In Retro-Review: The Ballad of Beta-2

I was floored by this story. Highest possible recommendation.

The Ballad of Beta-2 by Samuel R. Delany

Published by Ace Books Inc., 1965. Paperback of 96 page at 45¢. 

Note: This is an Ace Double book. It can be flipped over for an additional story, which is Alpha Yes, Terra No! by Emil Petaja.

The cover: Against the pink sky of space, a monstrous flaming demonic shape points at a bubble containing a spaceman. Five circular probes form an arc behind the creature. Intriguing cover from Ed Valigursky. I love the look of the space traveler, the fiery creature, and the use of dark pink for space is different enough to catch my eye. I’ve never read anything by Delany, so I’m due. Based on this cover, and the one on the other side, I purchased this book. Overall grade: A

The premise: From the first page, “Centuries ago, the Star Folk had left Earth on twelve spaceships on a generations-long mission to colonize the distant stars. Ten of the ships had reached their destination. Two had failed — and nobody, in the hundreds of years since the disaster, had the slightest inkling of what had happened. Joneny, a student of galactic anthropology, was assigned the problem. It had seemed routine to him. Just some faster-than-light travel to the two wrecked ships, a bit of poking around and then writing up his findings. But he was ill-prepared for what he found in space at the site of the two ancient wrecks. One, the Sigma-9, was not subject to the laws of time-stasis (the only exception he knew of), and it was covered entirely with a mysterious green fire that shimmered so much that it seemed alive. And the other ship, Beta-2, was nowhere to be seen.” I love a mystery in space, so I’m ready to go! Overall grade: A

The characters: This book has an exceptionally small number of characters and that’s one of the reasons this is so good. The protagonist is Joneny, a student assigned by his professor to investigate the meaning of the lyrics to the “Ballad of Beta-2.” Feeling the task beneath him, he goes to investigate and gets more than he bargained for. Without spoiling as much as possible, he discovers many different texts, most importantly the journal of Leela, captain of the Beta-2. What happened to the fated ships is learned though his reading of these books and in the process Leela becomes a very important character. So much so, that there are two parallel plot lines in this book: what happens to Leela in the past and what Joneny discovers and what discovers him. The passengers aboard the Beta-2 slowly turn to a point of view that the reader recognizes before her captain does and that proves to be disastrous. The individual that assists Joneny is very unusual and will have the reader, much like Joneny, trying to figure who and what this person is. It’s only by the book’s finale is this character’s origin revealed. In addition to problems created by the passengers, there is a supposedly mythical creature called the Destroyer wrecking havoc on ships. These characters were absolutely entertaining. Overall grade: A+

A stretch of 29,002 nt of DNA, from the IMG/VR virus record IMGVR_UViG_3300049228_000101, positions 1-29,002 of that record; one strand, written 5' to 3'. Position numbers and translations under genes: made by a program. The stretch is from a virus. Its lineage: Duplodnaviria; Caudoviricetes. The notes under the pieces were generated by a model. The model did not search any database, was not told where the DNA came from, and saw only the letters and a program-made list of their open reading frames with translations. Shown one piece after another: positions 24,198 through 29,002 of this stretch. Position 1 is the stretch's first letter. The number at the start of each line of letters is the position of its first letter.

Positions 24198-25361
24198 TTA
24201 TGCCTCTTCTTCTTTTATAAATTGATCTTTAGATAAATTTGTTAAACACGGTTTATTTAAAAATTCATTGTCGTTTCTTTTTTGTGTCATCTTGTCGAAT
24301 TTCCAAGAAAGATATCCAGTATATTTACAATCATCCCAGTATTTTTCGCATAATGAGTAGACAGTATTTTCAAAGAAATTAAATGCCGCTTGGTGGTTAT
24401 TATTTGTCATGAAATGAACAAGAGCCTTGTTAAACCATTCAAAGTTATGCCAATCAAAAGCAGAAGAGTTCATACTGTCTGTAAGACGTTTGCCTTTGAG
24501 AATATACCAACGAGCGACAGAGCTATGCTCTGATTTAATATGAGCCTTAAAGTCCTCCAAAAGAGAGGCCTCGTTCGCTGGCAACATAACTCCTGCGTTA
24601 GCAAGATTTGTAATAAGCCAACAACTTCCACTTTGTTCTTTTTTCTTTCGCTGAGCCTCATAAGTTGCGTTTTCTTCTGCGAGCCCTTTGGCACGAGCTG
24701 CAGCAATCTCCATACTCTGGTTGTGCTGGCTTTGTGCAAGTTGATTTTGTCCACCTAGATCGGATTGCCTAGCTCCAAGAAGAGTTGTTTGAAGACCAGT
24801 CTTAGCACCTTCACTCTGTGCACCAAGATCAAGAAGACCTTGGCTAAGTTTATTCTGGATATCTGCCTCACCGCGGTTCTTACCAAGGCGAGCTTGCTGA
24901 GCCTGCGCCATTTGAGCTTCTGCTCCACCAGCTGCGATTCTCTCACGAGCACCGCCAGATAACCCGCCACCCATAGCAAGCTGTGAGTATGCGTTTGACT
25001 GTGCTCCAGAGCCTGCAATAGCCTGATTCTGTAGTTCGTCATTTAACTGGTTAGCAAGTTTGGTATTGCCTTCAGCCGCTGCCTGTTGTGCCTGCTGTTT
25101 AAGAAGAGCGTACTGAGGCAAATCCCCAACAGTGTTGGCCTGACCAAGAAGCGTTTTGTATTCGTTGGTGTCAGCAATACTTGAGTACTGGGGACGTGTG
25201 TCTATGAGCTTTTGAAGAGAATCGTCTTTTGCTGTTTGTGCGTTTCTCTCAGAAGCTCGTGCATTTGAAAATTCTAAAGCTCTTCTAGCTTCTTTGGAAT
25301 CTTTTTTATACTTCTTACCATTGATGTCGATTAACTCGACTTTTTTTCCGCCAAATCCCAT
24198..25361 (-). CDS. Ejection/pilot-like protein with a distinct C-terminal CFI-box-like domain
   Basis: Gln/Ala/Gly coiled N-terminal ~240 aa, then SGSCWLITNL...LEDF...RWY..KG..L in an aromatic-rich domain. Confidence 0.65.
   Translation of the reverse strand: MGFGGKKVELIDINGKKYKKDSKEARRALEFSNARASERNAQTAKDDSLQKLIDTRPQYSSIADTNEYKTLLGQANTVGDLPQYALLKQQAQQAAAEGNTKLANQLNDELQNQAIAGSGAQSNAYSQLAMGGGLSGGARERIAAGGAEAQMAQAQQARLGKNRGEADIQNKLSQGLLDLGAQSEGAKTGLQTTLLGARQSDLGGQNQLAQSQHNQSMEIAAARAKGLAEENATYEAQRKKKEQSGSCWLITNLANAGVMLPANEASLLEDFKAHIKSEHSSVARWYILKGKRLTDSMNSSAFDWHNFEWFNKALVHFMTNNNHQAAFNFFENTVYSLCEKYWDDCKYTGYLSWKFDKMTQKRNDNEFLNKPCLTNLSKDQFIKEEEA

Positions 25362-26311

The settings: Joneny’s ship is the first major setting of this book and it has some attributes that are beyond man’s today. I loved the look of this vessel, what it could do, and how it traveled. The Beta-2 is the primary setting and it’s a massive ship. Joneny explores it, discovering areas in states he doesn’t expect, as well as unfamiliar facilities. It’s the perfect ghost ship until someone is discovered. It’s a fantastic setting. Overall grade: A+

The action: The reader is as anxious as Joneny when he explores the ship and discovers things. When he reads the books and learns about Leela’s plight there’s quite a bit of action there, even though the reader, and Joneny, knows exactly how her story must end. I was really impressed with the tension created with Leela. I also liked how discoveries on the ship lead to an understanding of the ballad, which was incredibly exciting. Overall grade: A+

The conclusion: The revelation of a character’s identity and the final lines of the ballad are understood. It’s a fantastic ending. Overall grade: A+

The final line: I was floored by this story. I enjoyed the mystery, the revelations, and the tension created by the books’ tales. Using the ballad to explore what happened on the doomed ships is extremely clever and paid off immensely. I loved how the story started small and ended with a very cosmic conclusion that would have repercussions for the characters that the reader wouldn’t explore. I love that. This has me now searching for other works by Delany. Highest possible recommendation. Overall grade: A+

To see the cover of my beat up copy visit my Instagram account: patrickhayesscifipulse

To read the review for the flip book go to

Patrick Hayes was a contributor to the Comic Buyer's Guide for several years with "It's Bound to Happen!" and he's reviewed comics for TrekWeb and TrekCore. He's taught 8th graders English for 20 years and has taught high school English for five years and counting. He reads everything as often as he can, when not grading papers or looking up Star Trek, Star Wars, or Indiana Jones items online.
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